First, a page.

Edge Functions /

Edge Functions API

This page provides an overview of key concepts as well as a full reference.

# Overview

Use TypeScript or JavaScript to create an edge function file that exports a default function responsible for processing a request.

When the function is invoked, it receives two arguments:

The expected return value is one of the following:

  • a standard Response object representing the HTTP response to be delivered to the client
  • a standard URL object if you want to rewrite the incoming request to another same-site URL with a 200 status code
  • undefined if you choose to bypass the current function

# Edge function types

For TypeScript, you can import the types for the Context and Config objects from @netlify/edge-functions. The types for the Request and Response objects are in the global scope.

import type { Config, Context } from "@netlify/edge-functions";

export default async (request: Request, context: Context) => {
  // ...

export const config: Config = {
  path: "/",

# Request handling

Edge functions can handle requests in the following ways:

Looking for a list of available request headers?

Netlify doesn’t add specific headers to edge function requests. To find information about the client request, use the context object instead.

# Return a response

Similar to serverless functions and other endpoints, an edge function can just return a standard Response object. Once the function returns the response, the request chain ends and any redirects declared for that path do not occur.

For example, this edge function returns the string Hello, World! as text/html:

export default async () => {
  return new Response("Hello, World!", {
    headers: { "content-type": "text/html" }

# Return a redirect

You can use an edge function to return an HTTP redirect to any URL of your choice.

To do this, use the standard Response.redirect function, as shown in the example below.

export default async (req: Request, { cookies, geo }: Context) => {
  if (
    geo.city === "Paris" &&
    cookies.get("promo-code") === "15-for-followers"
  ) {
    const url = new URL("/subscriber-sale", req.url);

    return Response.redirect(url);

# Return a rewrite

Similar to our static routing engine, an edge function can also return a rewrite, which is a redirect with a 200 status code. This means that the URL in the visitor’s address bar remains the same, while Netlify’s servers fetch the new location behind the scenes.

To do this, return a standard URL object with the path you want to rewrite to.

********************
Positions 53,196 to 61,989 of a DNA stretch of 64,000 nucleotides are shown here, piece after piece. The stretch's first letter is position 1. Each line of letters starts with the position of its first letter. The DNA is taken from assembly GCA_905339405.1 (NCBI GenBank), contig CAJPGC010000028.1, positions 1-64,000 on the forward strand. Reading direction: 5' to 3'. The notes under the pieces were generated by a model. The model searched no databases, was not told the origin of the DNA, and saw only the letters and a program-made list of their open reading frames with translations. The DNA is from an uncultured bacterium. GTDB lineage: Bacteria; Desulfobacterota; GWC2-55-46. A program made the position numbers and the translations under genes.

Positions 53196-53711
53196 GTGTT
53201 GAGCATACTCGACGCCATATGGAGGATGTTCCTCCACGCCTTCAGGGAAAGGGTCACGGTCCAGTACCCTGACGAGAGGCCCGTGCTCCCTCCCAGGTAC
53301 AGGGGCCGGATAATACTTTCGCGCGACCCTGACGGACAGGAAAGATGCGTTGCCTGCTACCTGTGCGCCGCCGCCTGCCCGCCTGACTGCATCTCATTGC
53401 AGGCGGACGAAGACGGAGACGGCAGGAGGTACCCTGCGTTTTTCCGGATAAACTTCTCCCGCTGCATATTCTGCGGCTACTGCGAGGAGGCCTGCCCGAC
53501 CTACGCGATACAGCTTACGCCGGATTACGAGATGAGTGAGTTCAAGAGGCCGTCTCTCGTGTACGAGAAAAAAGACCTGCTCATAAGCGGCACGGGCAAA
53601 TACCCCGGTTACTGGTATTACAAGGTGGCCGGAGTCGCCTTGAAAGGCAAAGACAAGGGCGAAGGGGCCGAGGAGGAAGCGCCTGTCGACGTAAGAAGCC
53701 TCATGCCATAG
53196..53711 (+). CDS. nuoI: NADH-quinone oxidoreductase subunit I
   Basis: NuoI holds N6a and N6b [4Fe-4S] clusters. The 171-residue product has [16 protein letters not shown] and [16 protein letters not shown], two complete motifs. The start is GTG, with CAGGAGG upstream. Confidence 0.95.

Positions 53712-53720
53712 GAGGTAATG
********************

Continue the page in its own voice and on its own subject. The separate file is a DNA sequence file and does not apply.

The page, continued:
export default async (request: Request, { cookies, geo }: Context) => {
  if (
    geo.city === "Paris" &&
    cookies.get("promo-code") === "15-for-followers"
  ) {
    return new URL("/subscriber-sale", request.url);

Same-site URLs only

Edge functions can rewrite to only same-site URLs. To fetch content hosted on another Netlify site or an external site, use the fetch Web API.

# Modify a response

An edge function can act as middleware that modifies and returns the response of subsequent functions or requests. This kind of edge function calls context.next() to continue the request chain and waits for a response to return before finishing execution.

Any edge functions that return undefined or use an empty return; also continue the request chain.

Once all edge functions for the initial path run, Netlify evaluates any redirect rules declared for that path and then continues the request chain to eventually serve static content or return a response from a serverless function. For more details on the order of events, review our docs on the declaration processing order.

For example, this edge function uses context.next() to transform the content of the HTTP response to the requested path:

import type { Context } from "@netlify/edge-functions";

export default async (request: Request, context: Context) => {
  const url = new URL(request.url);

  // Look for the query parameter, and return if we don't find it
  if (url.searchParams.get("method") !== "transform") {

  const response = await context.next();
  const text = await response.text();

  return new Response(text.toUpperCase(), response);

If you want to modify and return the content of a path other than the requested one, use fetch() to retrieve it.